" blog sourced " has the initials BS / there must be some reason for that
Probably not. While interesting, it was not as thought-provoking as advertised. That combined with little to no actual sources to back up his claims, it is really just the author's word hoping to be taken as truth.
It was read well, however there are particular moments in the book where the audio cuts to what sounds like last-minute additions. The audio is lower quality, and sounds as though recorded through a built-in computer microphone.
It is a quick read, so I have no regrets.
This was very helpful. Holiday is good, no doubt about it...
However much the underbelly of New Media may shock you in this book, I cannot shake the feeling that Holiday sensationalized the book himself. His "unveiling" of how Youtube uses Thumbnails to increase Click-through-rate is not as crazy as he suggests. Although there is manipulation going on, I don't think it is bleak as he professes.
I DO recommend the book for anyone who makes their living from new media.
Loved this audiobook. Such an interesting subject...fascinating to learn the strategies used to exploit blogs and to discover the underbelly of our digital culture.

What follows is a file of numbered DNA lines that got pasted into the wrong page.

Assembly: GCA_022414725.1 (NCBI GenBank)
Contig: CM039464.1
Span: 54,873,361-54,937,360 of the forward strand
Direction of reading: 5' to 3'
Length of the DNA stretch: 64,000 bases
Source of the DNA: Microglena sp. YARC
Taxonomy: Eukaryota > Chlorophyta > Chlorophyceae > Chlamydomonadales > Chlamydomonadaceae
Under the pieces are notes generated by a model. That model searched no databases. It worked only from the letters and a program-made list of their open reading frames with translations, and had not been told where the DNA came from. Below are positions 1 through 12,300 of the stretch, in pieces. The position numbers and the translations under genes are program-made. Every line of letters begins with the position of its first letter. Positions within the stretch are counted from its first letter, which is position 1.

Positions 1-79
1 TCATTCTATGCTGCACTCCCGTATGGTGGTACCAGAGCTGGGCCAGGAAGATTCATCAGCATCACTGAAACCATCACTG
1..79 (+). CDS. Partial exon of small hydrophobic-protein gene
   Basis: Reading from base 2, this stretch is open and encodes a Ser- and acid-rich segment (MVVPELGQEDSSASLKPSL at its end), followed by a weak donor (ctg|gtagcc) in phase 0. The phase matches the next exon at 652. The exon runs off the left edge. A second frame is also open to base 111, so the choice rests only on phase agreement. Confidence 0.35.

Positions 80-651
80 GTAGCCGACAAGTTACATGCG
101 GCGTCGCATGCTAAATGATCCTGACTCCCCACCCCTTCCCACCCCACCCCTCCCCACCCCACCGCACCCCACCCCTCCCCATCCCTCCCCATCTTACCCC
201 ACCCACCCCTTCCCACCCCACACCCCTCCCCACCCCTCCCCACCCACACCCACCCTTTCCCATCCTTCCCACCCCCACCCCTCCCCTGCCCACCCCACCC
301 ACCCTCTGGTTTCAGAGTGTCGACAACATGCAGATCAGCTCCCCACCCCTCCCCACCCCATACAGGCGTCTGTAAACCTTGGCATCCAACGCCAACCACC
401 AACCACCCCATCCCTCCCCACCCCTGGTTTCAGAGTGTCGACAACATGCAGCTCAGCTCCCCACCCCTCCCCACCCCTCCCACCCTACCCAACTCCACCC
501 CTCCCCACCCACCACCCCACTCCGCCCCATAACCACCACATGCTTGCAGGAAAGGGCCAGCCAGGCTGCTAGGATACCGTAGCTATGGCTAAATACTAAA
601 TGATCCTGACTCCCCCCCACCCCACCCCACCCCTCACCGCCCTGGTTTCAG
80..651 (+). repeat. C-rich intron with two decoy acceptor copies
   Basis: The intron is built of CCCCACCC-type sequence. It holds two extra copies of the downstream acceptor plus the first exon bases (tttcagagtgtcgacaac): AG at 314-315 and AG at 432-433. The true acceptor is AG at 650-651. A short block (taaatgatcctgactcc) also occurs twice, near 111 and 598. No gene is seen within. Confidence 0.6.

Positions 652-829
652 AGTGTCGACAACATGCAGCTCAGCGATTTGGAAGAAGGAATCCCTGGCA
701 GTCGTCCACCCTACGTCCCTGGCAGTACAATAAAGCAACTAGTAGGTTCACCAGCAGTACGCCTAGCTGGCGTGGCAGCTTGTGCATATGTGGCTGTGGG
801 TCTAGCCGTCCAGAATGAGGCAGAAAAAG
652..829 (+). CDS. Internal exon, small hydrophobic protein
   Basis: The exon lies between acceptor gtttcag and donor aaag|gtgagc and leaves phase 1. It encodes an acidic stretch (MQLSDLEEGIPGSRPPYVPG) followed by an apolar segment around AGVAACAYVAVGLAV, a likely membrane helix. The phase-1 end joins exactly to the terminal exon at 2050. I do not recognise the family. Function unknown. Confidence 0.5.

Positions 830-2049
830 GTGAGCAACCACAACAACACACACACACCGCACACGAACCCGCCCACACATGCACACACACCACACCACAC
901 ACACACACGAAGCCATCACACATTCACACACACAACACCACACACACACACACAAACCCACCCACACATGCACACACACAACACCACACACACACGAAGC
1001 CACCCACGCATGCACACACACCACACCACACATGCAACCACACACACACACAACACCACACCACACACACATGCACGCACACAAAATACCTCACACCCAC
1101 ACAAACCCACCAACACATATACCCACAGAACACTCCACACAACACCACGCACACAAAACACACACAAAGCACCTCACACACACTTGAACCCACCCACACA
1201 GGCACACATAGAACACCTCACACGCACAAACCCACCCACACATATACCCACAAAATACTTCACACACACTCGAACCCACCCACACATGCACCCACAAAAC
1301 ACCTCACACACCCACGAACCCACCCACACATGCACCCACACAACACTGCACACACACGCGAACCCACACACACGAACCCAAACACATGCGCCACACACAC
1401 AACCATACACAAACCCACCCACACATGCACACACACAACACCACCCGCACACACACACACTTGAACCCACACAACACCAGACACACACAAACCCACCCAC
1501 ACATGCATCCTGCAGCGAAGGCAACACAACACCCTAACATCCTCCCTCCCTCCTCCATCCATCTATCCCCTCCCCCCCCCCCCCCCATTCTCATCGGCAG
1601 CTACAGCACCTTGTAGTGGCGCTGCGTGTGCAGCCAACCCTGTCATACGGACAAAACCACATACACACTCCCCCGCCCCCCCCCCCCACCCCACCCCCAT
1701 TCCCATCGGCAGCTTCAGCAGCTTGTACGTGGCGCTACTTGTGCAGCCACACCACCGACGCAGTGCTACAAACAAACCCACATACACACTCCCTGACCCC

"Okay, but only listen to the first half part"
The first half of this audio book is quite fine. Some okay examples of getting media coverage, creating stories etc.
Second half is just a rant on blogs and named bloggers.
"Great book, tedious reading."
Ryan really should have swallowed his ego and let a real voice talent present this fascinating book. A listen a 5+ hours without any vocal colour or inflection becomes a real chore. This is a great pity because the "truths" revealed in this book are worthy of attention by anyone who still believes Blogging is a noble art of citizen journalism and considered commentary.
"A complete expose On the Media."
Interesting insights into web journalism. However, it was not as actionable as I would have hoped. But it does reveal the motivations and results of the actions of bloggers and the press in the Internet age.